I excitedly called up Gregor, who raved about Joseph’s playing, stating that he was one of the greatest Liszt pianists ever and was languishing without a career, despite the adoration of luminaries like Alicia de Laroccha and Jessye Norman. I couldn’t understand how such an incredible musician could be unknown.

Within a year I would pay a visit to New York, and Gregor arranged for me to meet Joseph. We talked a lot about interpretation and performance, and about this incredible Rachmaninoff Second Sonata. He had learned the work for a concert for Bargemusic, an organization that presented small concerts – a stupid move, he said, since the work was fiendishly difficult and he was only going to play it three times. He had also researched the various editions of the work and sought to find the best approach to the work, eventually arriving at the same conclusions as Horowitz, and hoped that people wouldn’t think he just copied Horowitz because he hadn’t.

We talked about many pianists and saw eye-to-eye (or heard ear-to-ear?) on all the greats. We had a moment listening to Lipatti where I became aware of his ear for detail. There is one spot in the live recording of Chopin’s First Concerto where Lipatti accents the offbeat in a bar featuring a massive run of notes, an unusual effect; we were listening to this passage, and immediately after that nuance, Villa turned to me and said “Ooooh, niiiice…”. No one I had played this recording for had ever shown that they recognized that particular effect that Lipatti achieved.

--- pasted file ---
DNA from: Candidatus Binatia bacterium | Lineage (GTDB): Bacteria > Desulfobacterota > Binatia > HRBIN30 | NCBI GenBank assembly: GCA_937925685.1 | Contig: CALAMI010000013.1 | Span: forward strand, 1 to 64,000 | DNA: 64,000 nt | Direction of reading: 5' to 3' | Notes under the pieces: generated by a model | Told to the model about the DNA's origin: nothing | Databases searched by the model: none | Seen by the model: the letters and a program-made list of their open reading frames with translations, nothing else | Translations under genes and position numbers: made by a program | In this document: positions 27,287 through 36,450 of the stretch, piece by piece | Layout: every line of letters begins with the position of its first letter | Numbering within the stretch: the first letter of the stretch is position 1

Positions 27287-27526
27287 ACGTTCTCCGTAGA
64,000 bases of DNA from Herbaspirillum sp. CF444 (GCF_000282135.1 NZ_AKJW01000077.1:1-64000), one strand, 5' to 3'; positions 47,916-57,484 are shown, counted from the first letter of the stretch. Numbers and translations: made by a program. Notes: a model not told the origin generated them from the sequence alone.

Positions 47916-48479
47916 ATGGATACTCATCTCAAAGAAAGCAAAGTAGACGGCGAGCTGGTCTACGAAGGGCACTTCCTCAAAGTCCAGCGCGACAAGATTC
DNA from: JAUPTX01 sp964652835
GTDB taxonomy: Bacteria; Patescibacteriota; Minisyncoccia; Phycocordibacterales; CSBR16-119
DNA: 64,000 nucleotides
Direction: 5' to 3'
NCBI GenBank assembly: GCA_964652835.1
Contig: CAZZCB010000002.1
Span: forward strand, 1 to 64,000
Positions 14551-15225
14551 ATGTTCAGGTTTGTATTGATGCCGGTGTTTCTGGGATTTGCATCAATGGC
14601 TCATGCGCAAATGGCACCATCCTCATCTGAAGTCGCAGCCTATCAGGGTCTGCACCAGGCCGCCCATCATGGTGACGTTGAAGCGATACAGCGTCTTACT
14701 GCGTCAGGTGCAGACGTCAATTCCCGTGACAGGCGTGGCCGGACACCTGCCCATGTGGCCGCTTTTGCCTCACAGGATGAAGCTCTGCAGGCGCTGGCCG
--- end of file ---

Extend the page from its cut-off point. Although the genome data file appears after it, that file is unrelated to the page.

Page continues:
Villa’s playing was full of that attention to detail, but was more wildly passionate than Lipatti’s highly controlled approach. He had a combination of Lipatti’s architectural overview, Hofmann’s explosiveness, Friedman’s singing line…the comparisons could go on, but essentially he was unique.

I had the opportunity to hear Joseph at the Bargemusic concert being held shortly after we met – unfortunately he played no solo music, only chamber music. His playing was of course wonderful but the chamber music did not provide the full opportunity for his titanic pianism to shine. This had been the same Barge where that incredible concert had taken place. How I wished I could have traveled back in time…

Joseph died of AIDS-related complications a few years later, on April 13th, 1995, at the age of 46 (New York Times Obituary). Stephen Hough wrote a beautiful tribute to him on his website. A number of live recordings survive and plans are underway for a compilation of his best performances. Stay tuned for more details.

In the meantime, a copy of the Rachmaninoff Second Sonata can be found on youtube (thanks to whoever put it there!) – it is audio only, as there is no video of this performance. I am warning you – it is not for the faint of heart: it is an intense piece of music and the performance is of incredibly raw emotional expressiveness and probing musical depth, and the sound is not ideal, but it is eminently worth examining if you are a fan of the piano. Of the thousands of hours of piano recordings that I possess, this is one of the few that amazes me time and time again. It is supreme playing of a musician of the highest order, and I consider this to be one of the greatest piano recordings ever made.